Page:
What is the deal with the Ukie “cauldrons”?, by The Saker

The ongoing war in eastern Ukraine has at times been hard to follow with maps in Russian and an ever changing battlefield. In the last press conference we heard how frontlines change by up to 40km a day!

If you go by the Imperial Mouthpiece, BBC, then it is all glory for the heroes of Nazi Ukraine. The BBC has now laid down it’s bets and is firmly supporting the Nazi agenda.

Back on planet Earth though,  the story is a little different. That is if you are not satisfied with the Psaki-fication of reality and have emerged unscathed from that distortion field, then there is much to know.

The biggest phenomenon of late has been the formation of “Cauldrons” in the battlefield. A cauldron is a hot pot where Ukrainian Nazi soldiers go to join the “heavenly hundred” (of Maidan infamy). Think of it like a venus fly trap[1]; The military tactic draws the enemy in and then extinguishes them.

Here, the Saker clarifies this in much more detail and accuracy. We will let him continue:

Originally published:The Vineyard of the Saker

AE


A lot of people are wondering what the deal is with the so-called “cauldrons” in which the Ukie forces seem to get surrounded over and over again.  Are the Ukie generals simply stupid, or what is the deal?  I will try to explain.

Remember that that Ukie forces are typically “heavy”.  They have lots of tanks, lots of artillery, lost of ammo, lots of soldiers, etc.  At least initially.  They are also much inferior in terms of tactical skills, morale and willpower.  In contrast, the Resistance forces have dramatically fewer tanks, fewer artillery pieces, much less ammo and less soldiers too.  But their morale is sky-high, their tactical skills excellent and they are fighting on their own land – a big “home turf” advantage.  Add to all this the following: the Ukies are desperately trying to prove to the world that they are “winning” whereas the Resistance is trying to eject an occupying force.  Now if you keep all that in mind, you will very easily understand how these “cauldrons” form.  It typically goes like this:

The political powers in Kiev order the commanders of the so-called “anti-terrorist operation” to show some results.  The latter get together and define what they consider a number of key towns and villages.  They then order their forces to go in and take these towns/villages.  The junta forces move in and with much superior firepower typically destroy a few Resistance roadblocks on the main roads and move to seize the said towns.  At this point they report “mission accomplished – our flag is on the administration of town X“.  The BBC picks up the info handed to them by the Ukies and the world learns of yet another Ukie victory.    In the meantime, Ukie terror squads are brought in to smoke out any sympathizers of the Resistances in the occupied towns.  As for the tanks, they are used to protect the Ukie force while their artillery is used long range to terrorize the population of the next town on the list.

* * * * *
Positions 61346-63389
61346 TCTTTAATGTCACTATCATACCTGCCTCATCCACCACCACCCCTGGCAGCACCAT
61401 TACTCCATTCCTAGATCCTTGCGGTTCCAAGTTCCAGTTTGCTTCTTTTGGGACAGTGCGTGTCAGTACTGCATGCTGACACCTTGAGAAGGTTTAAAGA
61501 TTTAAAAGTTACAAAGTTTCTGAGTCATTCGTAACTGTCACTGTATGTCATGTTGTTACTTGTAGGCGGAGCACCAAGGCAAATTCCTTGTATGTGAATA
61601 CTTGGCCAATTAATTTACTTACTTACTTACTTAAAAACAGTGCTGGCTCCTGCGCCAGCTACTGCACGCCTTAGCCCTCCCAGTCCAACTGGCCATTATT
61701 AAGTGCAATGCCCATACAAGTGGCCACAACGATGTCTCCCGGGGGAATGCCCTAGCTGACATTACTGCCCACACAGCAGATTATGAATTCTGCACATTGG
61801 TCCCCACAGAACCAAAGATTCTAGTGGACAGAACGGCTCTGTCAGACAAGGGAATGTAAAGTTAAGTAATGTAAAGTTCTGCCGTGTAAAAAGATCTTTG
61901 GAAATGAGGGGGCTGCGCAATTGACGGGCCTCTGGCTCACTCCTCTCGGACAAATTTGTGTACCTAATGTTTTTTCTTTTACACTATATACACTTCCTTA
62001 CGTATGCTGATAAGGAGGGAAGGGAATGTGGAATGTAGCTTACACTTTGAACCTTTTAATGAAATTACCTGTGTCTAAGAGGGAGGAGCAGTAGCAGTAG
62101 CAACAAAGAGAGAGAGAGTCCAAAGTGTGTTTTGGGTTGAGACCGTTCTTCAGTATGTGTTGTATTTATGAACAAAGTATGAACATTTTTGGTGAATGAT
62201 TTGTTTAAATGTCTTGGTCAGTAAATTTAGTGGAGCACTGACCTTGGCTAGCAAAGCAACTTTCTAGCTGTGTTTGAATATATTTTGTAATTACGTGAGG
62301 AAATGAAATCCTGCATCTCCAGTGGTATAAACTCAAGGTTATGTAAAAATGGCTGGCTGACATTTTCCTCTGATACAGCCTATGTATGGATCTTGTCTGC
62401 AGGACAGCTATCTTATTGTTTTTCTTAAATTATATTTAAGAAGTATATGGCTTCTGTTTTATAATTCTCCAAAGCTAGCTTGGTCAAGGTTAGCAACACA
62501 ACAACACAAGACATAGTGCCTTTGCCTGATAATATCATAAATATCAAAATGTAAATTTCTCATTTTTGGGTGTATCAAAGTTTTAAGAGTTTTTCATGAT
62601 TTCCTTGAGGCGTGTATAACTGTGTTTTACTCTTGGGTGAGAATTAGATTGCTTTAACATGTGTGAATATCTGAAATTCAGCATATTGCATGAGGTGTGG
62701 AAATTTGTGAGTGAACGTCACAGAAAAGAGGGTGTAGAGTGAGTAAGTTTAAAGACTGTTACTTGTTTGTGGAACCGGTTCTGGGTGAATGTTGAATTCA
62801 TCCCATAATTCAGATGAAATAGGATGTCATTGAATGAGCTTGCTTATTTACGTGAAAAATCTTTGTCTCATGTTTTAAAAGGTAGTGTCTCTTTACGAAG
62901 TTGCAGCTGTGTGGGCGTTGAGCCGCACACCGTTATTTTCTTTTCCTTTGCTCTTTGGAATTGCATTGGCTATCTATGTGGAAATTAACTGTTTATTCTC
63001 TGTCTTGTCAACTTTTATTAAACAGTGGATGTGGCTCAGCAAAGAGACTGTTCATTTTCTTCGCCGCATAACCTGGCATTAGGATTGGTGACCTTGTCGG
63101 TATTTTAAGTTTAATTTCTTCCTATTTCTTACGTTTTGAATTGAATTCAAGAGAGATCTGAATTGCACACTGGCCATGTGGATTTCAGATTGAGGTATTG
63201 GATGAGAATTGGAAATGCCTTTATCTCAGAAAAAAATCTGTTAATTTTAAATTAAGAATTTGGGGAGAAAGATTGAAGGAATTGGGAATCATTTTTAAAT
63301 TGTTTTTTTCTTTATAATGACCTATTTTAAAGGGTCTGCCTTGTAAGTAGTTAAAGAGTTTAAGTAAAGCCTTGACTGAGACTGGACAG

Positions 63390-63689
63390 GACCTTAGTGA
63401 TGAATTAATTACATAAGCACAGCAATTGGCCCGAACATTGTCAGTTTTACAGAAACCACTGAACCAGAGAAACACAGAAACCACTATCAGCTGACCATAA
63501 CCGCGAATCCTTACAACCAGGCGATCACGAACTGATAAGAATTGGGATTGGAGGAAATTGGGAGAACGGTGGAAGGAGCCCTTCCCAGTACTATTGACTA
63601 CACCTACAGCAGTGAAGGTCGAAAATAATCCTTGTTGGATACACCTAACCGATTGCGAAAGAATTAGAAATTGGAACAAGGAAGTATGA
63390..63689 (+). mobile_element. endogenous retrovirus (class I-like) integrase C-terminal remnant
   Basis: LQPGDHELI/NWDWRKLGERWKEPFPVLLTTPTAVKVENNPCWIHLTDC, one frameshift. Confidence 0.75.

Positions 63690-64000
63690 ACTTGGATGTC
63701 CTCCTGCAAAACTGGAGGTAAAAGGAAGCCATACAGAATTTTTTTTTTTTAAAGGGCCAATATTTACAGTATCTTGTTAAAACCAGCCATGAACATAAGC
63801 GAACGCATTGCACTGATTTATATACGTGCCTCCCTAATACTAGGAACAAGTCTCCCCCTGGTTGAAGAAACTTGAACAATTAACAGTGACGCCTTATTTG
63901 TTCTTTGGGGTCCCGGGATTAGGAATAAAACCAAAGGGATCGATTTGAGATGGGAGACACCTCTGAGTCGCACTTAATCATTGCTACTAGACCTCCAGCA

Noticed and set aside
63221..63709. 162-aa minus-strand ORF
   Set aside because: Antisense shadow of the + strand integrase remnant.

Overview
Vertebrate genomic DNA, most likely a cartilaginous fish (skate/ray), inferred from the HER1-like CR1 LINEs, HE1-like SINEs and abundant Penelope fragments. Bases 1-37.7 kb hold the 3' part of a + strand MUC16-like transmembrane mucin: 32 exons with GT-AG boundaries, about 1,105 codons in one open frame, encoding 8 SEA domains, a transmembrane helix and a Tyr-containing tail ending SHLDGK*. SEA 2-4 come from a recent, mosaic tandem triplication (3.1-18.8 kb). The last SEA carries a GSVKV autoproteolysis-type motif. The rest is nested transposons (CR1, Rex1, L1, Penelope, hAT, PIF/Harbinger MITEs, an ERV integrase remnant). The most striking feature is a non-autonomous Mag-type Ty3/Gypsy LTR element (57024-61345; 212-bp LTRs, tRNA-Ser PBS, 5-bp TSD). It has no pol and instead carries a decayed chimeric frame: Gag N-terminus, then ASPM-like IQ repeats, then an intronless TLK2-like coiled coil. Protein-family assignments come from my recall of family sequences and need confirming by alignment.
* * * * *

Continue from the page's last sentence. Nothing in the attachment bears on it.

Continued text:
Then everything goes down the tubes.

First, a big forces requires lots of petroleum, lubricants, ammo, supplies, food, etc.  But the roads are under constant attack by Resistance forces.  Next, the Novorussians slowly but inevitably bring in some artillery which begins ponding on the Ukie forces.  Gradually, the bigger Ukie forces is forced to dig in while the Resistance take back full control of the main roads and surrounding towns.  That’s it – the circle has closed, the Ukies are surrounded and a ‘cauldron’ has formed.

At that point two things happen: a) the Ukies try to retreat b) reinforcements are sent in to rescue them.  But at this point the density and quality of Resistance forces is sufficient to block the main roads and to prevent both retreats or reinforcements.  In some cases the Ukies succeed in breaking out or reinforcing, but typically at great costs in equipment and lives.  And that brings me to another important point: